The Southeast Area Farmers’ Market is happy to share MLK Jr. Park with the GRAAHI & Urban Core Collective 2019 Rhythm Run on Saturday Aug. 17. Even if you’re not participating in the run or walk, you’ll find lots of fun activities to take part in and resources to benefit from–lots of kids, activities, too!
While you’re there, be sure to shop under the yellow market tents for fresh, local fruits and veggies and delicious cottage kitchen goods. The market is open from 11 a.m. to 4 p.m. Run festivities begin at 8 a.m. and run through 11 a.m.
Stop on by! Fill your plate with fresh, local fruits and veggies!
Agustin Arbulu, MDCR
Thursday, August 8, the Michigan Department of Civil Rights (MDCR) will host a listening session at the Hispanic Center. It will include lunch and a presentation from MDCR, but will also serve as a listening session for community members to share their specific law enforcement experiences and interactions with the Grand Rapids Police Department (GRPD) that represent challenges to their civil rights.
Lunch will be available beginning at 11:30 a.m. for the first 65 people who register for the event. The formal meeting starts at noon with a summary of services presentation by MDCR and Hispanic Center announcements. Beginning at 12:30, community members are invited to share their stories of personal encounters with GRPD with Dr. Agustin Arbulu, MDCR Executive Director, and other department representatives. Testimony or comments cannot be hearsay, but should be the person’s own experience, and not what others have told him or her. MDCR is collecting these statements as part of their ongoing investigation of the GRPD.
Spanish interpretation will be provided, and stories can be submitted in writing the day of the event, or by contacting Gwen Moffit, MDCR Community Engagement Liaison at MoffittG@michigan.gov
. Written submissions will also be accepted in Spanish.
The Michigan Department of Civil Rights investigates complaints, enforces civil rights and fair housing laws, and works to prevent discrimination through educational programs that promote voluntary compliance with civil rights laws. More information at their website.
The MDCR was created by the Michigan Constitution of 1963 to carry out the guarantees against discrimination articulated in Article I, Section 2. As further stated in Article V, Section 29, the state constitution directs the Commission to investigate alleged discrimination against any person because of religion, race, color or national origin and to “secure the equal protection of such civil rights without such discrimination”. Public Acts 453 and 220 of 1976 and subsequent amendments have added sex, age, marital status, height, weight, arrest record, and physical and mental disabilities to the original four protected categories.
RSVP via Eventbrite today. Please encourage friends, clients, and others in your network to attend and participate in this important opportunity.
Canning is a safe and nutritious way to preserve the harvest — a few jars at a time or by the bushel!
Amway has approved a $25,000 grant for Our Kitchen Table’s Program for Growth at Martin Luther King Jr. Leadership Academy. The funds will support programming that involves kindergarten and eighth-grade students and their parents and caregivers in food growing and healthy eating education that addresses and helps prevent lead poisoning. The 49507 zip code is one of Michigan’s lead-poisoning hot-spots. Parents and caregivers involved in the Program for Growth meet regularly over the summer.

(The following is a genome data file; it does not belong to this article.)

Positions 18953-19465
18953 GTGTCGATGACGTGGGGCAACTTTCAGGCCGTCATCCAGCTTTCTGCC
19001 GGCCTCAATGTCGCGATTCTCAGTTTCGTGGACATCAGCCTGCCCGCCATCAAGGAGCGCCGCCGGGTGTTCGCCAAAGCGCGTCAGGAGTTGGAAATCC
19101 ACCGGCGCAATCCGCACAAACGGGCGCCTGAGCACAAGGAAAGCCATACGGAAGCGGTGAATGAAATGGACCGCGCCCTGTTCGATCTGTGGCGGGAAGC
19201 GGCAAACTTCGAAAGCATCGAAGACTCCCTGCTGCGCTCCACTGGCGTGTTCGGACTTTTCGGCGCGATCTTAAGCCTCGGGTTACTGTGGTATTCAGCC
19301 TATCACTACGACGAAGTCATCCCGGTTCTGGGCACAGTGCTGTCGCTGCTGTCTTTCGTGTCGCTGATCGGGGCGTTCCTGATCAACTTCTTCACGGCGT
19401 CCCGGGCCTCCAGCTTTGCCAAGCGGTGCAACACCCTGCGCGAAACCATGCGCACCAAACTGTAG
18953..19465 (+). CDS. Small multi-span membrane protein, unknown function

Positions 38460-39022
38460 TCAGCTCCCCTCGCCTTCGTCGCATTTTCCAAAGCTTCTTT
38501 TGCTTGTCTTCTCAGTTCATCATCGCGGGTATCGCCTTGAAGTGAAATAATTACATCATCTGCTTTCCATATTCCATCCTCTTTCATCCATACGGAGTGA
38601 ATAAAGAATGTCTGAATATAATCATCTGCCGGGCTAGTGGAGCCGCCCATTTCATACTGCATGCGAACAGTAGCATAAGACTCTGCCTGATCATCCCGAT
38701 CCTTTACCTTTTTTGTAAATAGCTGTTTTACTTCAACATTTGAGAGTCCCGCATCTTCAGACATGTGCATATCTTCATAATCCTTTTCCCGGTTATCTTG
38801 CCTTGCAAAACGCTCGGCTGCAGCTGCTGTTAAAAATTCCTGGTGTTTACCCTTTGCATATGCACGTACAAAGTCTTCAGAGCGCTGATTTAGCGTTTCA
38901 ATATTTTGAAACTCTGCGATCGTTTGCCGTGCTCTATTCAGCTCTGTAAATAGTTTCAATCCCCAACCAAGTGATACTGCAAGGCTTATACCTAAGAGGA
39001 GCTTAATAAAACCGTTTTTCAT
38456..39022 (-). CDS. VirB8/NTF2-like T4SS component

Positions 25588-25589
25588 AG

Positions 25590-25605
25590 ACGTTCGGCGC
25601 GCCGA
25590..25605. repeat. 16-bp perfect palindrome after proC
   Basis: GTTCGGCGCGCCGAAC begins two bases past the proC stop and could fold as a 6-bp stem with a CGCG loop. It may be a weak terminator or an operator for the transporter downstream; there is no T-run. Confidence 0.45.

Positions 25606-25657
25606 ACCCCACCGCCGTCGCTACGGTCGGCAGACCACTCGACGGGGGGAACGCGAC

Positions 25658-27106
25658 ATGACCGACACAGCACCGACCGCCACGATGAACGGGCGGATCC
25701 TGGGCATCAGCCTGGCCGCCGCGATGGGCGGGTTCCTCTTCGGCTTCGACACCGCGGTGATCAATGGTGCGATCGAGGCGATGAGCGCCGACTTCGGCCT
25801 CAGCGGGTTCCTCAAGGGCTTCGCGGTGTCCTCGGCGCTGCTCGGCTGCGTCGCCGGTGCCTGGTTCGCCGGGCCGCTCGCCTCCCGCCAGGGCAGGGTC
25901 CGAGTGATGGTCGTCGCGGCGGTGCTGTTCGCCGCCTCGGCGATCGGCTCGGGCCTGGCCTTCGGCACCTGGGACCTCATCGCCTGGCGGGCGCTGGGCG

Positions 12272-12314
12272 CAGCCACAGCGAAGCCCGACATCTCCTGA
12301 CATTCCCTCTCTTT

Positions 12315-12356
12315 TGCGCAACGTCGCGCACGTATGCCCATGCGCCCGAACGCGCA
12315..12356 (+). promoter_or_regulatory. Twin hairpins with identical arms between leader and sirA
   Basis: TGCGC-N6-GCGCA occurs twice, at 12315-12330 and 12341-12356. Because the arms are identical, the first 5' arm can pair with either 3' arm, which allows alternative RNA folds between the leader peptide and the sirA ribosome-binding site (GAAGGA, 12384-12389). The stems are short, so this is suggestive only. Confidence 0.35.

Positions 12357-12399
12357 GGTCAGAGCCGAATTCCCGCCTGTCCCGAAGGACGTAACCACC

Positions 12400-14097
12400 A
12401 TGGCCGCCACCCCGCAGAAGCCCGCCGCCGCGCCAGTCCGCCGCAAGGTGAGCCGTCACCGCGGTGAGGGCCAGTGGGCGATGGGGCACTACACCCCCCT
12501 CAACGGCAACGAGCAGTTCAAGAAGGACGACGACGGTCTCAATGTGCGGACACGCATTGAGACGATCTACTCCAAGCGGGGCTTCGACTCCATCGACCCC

Shop the Southeast Area Farmers’ Market to support the local food economy!
Saturdays 11 a.m – 4 p.m. Aug 3, 10, & 24 at MLK Jr. Park. Aug. 31 at LINC.
Who’s ready for National Farmers Market Week? The annual event celebrating the important role farmers markets play in the nation’s food system kicks off on August 4. Whether you manage a market, or just like to shop at one, here are 5 ways you can not only help make this year’s celebration, the biggest and best yet, but support farmers markets all year long!
|1. Visit your local farmers market – obviously! Meet a friend, take your family, or just spend a relaxing day by yourself taking in the fun and festivities. Click here to find a farmers market near you.
2. Support the farmers! Did you know farmers receive only 15 cents of every food dollar that shoppers spend at traditional food retail outlets, like grocery stores? But when you shop at a farmers market, 100% of your food dollar goes directly to the farmer. So be sure to buy some farm-fresh food when you visit. Your support is particularly important to new and young farmers, who rely on farmers markets to grow their business.
3. Become a volunteer! It takes a lot of work to operate a farmers market, and often with limited staff and a tight budget. Reach out to your local market and find out how you can help.
4. Spread the word! Tell your friends and family why you love farmers markets, and encourage them to become regular shoppers. Become an influencer for local agriculture; share your market’s social media posts, or create some of your own. Be sure to follow FMC on Facebook, Twitter, and Instagram and share our posts about the benefits of farmers markets, too.